Thankfully, certain extraordinary friends took the remote and led me around. This is another key way to be helpful when one just doesn’t know what to do.  Don’t be afraid to simply ask, “what do you need right now to survive this?” Then spring into action with whatever talents you can offer. Food, yard work, babysitting, running errands……..

Jason, the navy chaplain who delivered the blow offers to plan the funeral, but Dennis, a friend and pastor who knows William doesn’t hesitate to collaborate. Dennis goes above and beyond traveling from his church in Massachusetts during Easter week.  My friends, Carol, Ann, Bev and Diane, spring into action offering their homes to any marines and sailors coming to the services.  They know it is important to me to have these special visitors feel like family. My friend Lynn flies in from TN and never leaves my side. She helps me get dressed, tells me where to be and makes me eat. She is watching over my husband and daughter, too.

When Maria, whose daughter is a close friend and schoolmate of William’s, calls to be helpful my only response is, “I think I need to have a party after the funeral. I always do all my own cooking for parties, but I don’t think I can do this. Can you please recommend a caterer?” Maria takes care of it. The next thing I know we are having a wake on William’s 23rd birthday and a funeral and a party at The Taft School that honors my son like I never imagined.  Between six to seven hundred people show up to celebrate him. He is clearly “more bad-ass today (even in death) than he was yesterday”. So many to thank! Yes, help me keep up with correspondence.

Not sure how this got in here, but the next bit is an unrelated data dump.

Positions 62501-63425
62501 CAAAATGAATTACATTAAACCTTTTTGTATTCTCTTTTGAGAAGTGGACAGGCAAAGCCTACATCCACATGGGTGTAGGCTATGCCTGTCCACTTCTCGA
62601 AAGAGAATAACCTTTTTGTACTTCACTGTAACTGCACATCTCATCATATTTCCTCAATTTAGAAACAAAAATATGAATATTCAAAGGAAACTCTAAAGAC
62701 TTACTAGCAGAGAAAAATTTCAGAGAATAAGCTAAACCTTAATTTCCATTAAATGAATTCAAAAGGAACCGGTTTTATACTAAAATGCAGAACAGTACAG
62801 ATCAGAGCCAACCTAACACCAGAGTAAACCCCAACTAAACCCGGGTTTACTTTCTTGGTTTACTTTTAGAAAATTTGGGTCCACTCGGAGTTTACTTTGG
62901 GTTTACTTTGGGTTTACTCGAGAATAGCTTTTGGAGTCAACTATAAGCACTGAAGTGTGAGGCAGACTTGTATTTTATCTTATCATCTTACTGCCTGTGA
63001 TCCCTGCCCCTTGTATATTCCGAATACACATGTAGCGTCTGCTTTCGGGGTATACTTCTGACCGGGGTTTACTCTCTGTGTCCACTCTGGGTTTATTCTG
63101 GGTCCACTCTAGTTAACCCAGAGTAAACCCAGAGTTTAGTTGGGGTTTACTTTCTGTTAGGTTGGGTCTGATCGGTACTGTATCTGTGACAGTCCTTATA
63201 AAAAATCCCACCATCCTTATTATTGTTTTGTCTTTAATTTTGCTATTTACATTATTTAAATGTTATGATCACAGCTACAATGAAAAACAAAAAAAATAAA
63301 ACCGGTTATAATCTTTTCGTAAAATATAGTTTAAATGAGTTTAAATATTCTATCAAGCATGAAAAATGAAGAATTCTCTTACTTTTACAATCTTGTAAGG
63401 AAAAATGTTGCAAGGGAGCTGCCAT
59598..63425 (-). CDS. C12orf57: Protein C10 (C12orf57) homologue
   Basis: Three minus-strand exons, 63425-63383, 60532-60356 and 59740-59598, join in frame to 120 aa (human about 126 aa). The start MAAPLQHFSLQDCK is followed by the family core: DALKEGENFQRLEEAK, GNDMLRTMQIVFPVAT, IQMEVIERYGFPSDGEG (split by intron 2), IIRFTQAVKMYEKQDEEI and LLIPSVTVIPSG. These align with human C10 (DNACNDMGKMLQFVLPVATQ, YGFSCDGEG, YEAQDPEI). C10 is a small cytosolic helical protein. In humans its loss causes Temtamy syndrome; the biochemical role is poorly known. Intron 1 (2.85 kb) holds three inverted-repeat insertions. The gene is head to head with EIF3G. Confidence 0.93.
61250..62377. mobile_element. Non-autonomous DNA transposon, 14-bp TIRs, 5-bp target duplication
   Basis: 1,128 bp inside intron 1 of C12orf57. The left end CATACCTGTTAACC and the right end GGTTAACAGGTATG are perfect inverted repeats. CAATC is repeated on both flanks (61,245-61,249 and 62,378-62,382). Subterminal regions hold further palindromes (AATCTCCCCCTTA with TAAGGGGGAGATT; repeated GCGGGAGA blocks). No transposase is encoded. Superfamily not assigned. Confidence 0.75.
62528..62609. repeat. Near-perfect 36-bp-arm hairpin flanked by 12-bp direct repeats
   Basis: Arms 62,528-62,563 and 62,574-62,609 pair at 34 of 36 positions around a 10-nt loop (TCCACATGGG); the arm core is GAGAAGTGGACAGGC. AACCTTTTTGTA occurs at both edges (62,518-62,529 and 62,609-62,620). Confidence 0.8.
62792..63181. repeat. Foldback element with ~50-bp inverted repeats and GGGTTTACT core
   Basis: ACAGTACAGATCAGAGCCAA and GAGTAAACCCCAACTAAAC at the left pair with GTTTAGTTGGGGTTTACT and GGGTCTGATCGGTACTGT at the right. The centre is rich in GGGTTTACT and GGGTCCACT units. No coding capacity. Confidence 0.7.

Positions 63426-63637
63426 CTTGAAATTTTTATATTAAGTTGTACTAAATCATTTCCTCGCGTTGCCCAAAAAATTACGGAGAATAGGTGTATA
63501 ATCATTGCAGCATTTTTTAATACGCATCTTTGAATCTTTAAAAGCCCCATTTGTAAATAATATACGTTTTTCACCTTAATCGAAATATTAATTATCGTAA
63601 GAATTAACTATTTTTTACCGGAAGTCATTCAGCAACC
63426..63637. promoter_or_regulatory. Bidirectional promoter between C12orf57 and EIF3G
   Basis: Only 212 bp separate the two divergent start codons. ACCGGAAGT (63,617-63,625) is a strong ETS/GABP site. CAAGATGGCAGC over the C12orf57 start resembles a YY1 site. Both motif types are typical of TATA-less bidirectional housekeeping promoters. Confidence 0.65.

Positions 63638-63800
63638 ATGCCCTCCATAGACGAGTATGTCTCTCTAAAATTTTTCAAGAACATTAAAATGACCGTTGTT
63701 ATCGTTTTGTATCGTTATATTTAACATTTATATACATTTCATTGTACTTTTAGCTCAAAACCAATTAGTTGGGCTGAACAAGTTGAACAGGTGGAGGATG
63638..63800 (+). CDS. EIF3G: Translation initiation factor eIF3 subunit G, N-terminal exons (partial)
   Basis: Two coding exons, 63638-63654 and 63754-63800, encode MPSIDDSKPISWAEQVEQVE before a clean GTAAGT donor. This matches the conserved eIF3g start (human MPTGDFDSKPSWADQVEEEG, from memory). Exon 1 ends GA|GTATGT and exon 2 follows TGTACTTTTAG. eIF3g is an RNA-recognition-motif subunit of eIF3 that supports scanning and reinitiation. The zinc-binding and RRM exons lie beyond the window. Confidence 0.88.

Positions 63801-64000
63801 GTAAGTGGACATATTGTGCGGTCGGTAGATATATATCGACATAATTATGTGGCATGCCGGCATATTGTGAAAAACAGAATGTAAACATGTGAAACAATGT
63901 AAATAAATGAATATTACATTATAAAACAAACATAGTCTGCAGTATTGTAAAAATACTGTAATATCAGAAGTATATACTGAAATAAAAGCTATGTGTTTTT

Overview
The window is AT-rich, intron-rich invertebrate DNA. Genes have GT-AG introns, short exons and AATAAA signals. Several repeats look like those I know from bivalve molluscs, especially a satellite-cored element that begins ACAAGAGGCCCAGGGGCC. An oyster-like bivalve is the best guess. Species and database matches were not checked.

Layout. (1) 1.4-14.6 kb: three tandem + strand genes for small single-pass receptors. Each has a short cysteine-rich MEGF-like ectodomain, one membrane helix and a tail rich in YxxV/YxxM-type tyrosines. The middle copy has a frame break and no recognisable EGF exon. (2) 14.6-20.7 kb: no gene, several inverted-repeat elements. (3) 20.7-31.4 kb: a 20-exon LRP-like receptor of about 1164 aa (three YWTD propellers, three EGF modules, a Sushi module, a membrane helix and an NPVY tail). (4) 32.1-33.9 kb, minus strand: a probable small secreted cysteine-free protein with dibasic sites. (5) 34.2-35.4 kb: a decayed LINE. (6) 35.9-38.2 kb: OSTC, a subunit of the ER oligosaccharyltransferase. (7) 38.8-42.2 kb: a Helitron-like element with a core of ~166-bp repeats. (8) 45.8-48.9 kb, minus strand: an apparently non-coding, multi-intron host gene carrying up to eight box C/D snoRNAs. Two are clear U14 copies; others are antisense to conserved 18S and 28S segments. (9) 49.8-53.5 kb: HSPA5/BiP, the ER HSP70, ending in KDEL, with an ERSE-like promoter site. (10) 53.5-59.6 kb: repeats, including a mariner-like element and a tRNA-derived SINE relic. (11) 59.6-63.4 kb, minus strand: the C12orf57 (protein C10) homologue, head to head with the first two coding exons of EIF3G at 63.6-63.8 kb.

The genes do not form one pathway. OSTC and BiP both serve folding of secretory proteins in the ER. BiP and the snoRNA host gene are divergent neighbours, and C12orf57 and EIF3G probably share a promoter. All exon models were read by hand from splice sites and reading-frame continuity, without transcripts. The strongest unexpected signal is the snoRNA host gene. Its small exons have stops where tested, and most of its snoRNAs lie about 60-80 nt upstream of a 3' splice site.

That “bad-ass” phrase is one of William’s favorites and one he often uses to describe his learning of survival skills in the woods. I remember him wanting to read everything about marine, Scott O’Grady who was shot down in Bosnia in 1995 and survived 6 days in enemy territory before being rescued. Will, age 7,  is fascinated by the fact that O’Grady evades detection by camouflage and survives by eating ants.


apparently no one could find him hiding in the tree that day

Fast forward to the teen years. One of my all-time favorite Will Keys stories involves Pastor Dennis’ daughter Abby. William and Abby are long-time friends and spending the summer together life guarding at the local lake. One day Abby comes home from the lake and asks her mother, “Mom do you know that ants taste sour? Her mother responds, “no, and how do you know?” Will got me to try some today.”  My boy had some kind of charisma and loved a girl who had a taste for adventure! So, Abby, this recipe is for YOU! It might be a fun little appetizer for your Thanksgiving feast.

Deconstructed Ants On A Log

15 Athens mini fillo shells

1/3 cup whipped cream cheese

¾ cup small dice celery hearts including the tender leaves

3 tablespoons raisins (black ants) or dried sweetened cranberries (red ants), chopped

1 tablespoon plus 1 teaspoon bottled poppy seed salad dressing. Fill each shell with about 1 teaspoon cream cheese. In bowl, toss celery, raisins or cranberries and salad dressing. Spoon on top of cream cheese.